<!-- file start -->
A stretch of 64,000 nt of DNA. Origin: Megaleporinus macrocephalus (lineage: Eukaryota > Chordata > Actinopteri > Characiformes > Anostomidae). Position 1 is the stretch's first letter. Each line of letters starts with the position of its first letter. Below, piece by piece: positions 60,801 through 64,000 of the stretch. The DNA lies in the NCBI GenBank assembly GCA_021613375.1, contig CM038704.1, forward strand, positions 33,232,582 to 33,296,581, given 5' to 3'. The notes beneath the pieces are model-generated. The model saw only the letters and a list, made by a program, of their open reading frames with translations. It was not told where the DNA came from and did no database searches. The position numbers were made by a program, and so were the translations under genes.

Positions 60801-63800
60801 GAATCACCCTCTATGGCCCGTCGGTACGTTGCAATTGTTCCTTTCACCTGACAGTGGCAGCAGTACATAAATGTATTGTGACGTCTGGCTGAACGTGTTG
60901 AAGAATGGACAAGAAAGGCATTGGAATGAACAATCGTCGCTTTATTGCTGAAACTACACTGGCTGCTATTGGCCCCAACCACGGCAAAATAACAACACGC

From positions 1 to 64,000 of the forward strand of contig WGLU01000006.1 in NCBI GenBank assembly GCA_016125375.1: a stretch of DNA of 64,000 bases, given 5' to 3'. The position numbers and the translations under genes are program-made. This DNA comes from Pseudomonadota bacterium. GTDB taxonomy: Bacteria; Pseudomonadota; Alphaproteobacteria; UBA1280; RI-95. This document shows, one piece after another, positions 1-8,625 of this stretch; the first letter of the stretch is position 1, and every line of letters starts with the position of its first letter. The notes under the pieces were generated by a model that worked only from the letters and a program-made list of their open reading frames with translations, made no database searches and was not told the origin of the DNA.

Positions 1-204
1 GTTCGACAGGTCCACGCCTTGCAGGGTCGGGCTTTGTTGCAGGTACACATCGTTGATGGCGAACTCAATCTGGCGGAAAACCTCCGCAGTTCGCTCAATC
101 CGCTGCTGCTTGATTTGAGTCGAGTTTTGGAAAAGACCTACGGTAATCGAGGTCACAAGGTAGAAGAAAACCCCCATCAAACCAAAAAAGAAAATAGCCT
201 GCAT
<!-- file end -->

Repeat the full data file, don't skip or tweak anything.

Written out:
A stretch of 64,000 nt of DNA. Origin: Megaleporinus macrocephalus (lineage: Eukaryota > Chordata > Actinopteri > Characiformes > Anostomidae). Position 1 is the stretch's first letter. Each line of letters starts with the position of its first letter. Below, piece by piece: positions 60,801 through 64,000 of the stretch. The DNA lies in the NCBI GenBank assembly GCA_021613375.1, contig CM038704.1, forward strand, positions 33,232,582 to 33,296,581, given 5' to 3'. The notes beneath the pieces are model-generated. The model saw only the letters and a list, made by a program, of their open reading frames with translations. It was not told where the DNA came from and did no database searches. The position numbers were made by a program, and so were the translations under genes.

Positions 60801-63800
60801 GAATCACCCTCTATGGCCCGTCGGTACGTTGCAATTGTTCCTTTCACCTGACAGTGGCAGCAGTACATAAATGTATTGTGACGTCTGGCTGAACGTGTTG
60901 AAGAATGGACAAGAAAGGCATTGGAATGAACAATCGTCGCTTTATTGCTGAAACTACACTGGCTGCTATTGGCCCCAACCACGGCAAAATAACAACACGC

From positions 1 to 64,000 of the forward strand of contig WGLU01000006.1 in NCBI GenBank assembly GCA_016125375.1: a stretch of DNA of 64,000 bases, given 5' to 3'. The position numbers and the translations under genes are program-made. This DNA comes from Pseudomonadota bacterium. GTDB taxonomy: Bacteria; Pseudomonadota; Alphaproteobacteria; UBA1280; RI-95. This document shows, one piece after another, positions 1-8,625 of this stretch; the first letter of the stretch is position 1, and every line of letters starts with the position of its first letter. The notes under the pieces were generated by a model that worked only from the letters and a program-made list of their open reading frames with translations, made no database searches and was not told the origin of the DNA.

Positions 1-204
1 GTTCGACAGGTCCACGCCTTGCAGGGTCGGGCTTTGTTGCAGGTACACATCGTTGATGGCGAACTCAATCTGGCGGAAAACCTCCGCAGTTCGCTCAATC
101 CGCTGCTGCTTGATTTGAGTCGAGTTTTGGAAAAGACCTACGGTAATCGAGGTCACAAGGTAGAAGAAAACCCCCATCAAACCAAAAAAGAAAATAGCCT
201 GCAT